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Weightlifting has been part of the Olympics right from 1896, where the competition was entirely different from what it is today. At that time, it had two categories, such as lifting with one hand and lifting with both hands. Only after 1920, weightlifting became a regular feature at the Olympics.
In 1932, weightlifting was divided into three divisions such as press, snatch, and clean & jerk. It all changed in 1972, where the press was removed, and there were only two divisions that are being followed to date. However, the weightlifting scoring system and rules are the same as other weightlifting competitions happening on the global stage.
Let us have a look at the scoring system
- There are two categories snatch and clean & jerk
- Snatch: Need to lift the weight in a single motion
- Clean & jerk: In clean, you need to lift weights to the shoulder level, and in jerk, you need to take the weights from the shoulder level to above your head and control the lift.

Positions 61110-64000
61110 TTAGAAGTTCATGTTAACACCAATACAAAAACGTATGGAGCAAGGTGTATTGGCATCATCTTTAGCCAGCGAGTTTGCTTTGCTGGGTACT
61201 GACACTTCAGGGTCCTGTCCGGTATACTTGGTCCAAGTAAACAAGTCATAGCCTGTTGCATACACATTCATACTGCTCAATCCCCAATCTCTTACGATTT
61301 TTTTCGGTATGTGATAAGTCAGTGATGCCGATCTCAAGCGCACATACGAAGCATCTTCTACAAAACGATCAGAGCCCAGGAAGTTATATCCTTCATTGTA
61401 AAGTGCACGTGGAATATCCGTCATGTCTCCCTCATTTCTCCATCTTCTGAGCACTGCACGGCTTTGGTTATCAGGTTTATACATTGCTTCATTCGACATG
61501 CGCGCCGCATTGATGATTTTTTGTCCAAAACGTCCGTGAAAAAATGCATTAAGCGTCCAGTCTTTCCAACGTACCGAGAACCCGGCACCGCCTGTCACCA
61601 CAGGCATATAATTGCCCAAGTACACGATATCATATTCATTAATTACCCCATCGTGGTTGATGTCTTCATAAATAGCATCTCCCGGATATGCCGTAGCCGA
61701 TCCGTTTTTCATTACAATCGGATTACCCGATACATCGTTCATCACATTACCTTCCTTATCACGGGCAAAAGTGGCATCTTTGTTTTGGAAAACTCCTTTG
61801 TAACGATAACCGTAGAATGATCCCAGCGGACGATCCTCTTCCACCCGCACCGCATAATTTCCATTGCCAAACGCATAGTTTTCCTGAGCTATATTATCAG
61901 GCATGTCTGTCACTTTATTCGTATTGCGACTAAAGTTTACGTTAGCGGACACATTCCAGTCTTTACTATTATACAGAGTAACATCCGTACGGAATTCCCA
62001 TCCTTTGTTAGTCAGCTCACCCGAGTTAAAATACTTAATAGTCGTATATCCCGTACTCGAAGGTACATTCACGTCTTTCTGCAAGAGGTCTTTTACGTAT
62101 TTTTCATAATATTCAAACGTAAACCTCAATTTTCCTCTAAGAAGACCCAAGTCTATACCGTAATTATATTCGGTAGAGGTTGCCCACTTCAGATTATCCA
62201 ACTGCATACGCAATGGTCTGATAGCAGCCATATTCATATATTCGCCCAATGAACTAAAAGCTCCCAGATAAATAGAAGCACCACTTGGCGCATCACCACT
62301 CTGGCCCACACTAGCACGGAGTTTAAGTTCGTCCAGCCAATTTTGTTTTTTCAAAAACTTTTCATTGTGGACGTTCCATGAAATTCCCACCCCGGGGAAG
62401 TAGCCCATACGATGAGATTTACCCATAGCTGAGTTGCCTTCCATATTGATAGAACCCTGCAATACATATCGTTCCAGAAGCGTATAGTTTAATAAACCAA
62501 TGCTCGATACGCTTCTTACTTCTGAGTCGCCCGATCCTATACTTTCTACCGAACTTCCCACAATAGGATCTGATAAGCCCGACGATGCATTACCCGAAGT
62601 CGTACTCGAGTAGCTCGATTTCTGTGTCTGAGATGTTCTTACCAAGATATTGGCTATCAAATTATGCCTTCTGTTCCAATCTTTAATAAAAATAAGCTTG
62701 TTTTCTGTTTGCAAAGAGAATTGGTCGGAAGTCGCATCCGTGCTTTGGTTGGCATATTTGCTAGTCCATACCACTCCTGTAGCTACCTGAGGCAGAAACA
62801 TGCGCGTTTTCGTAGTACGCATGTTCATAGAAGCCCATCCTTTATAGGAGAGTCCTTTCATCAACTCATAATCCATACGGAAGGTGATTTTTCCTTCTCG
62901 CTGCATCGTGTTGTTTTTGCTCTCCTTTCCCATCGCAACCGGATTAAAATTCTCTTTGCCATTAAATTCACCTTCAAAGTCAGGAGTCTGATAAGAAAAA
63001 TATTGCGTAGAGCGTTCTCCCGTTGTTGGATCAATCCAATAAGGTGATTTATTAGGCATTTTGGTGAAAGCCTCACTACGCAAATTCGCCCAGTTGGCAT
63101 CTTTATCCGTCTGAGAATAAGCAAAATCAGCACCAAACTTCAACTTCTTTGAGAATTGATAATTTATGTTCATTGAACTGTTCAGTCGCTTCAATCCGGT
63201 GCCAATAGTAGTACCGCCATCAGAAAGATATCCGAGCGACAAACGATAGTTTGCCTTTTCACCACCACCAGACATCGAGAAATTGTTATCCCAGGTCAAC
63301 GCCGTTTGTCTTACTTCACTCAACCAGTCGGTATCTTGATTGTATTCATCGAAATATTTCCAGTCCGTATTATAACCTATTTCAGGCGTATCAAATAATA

- Each athlete gets three attempts to lift each weight.
- Three judges are there to judge the lift
- Lift is considered to be successful when the lift is in control and arms are stretched out properly during jerk.
- If the lift is successful, white light goes off, which means that the lift was successful and other things to be noted, it is enough if two out of three judges give white light to award it as a good lift.
- If the lift is unsuccessful, the red light goes off, and only that weight is recorded for that lift where the lifter got white light.
- The highest weight lifted in the snatch and the highest weight lifted in clean&jerk is combined.
- The rankings are made according to the highest combined weight value. If the person does not lift the asked weight in three attempts, he is deemed to get 'did not finish' next to his name and will be disqualified.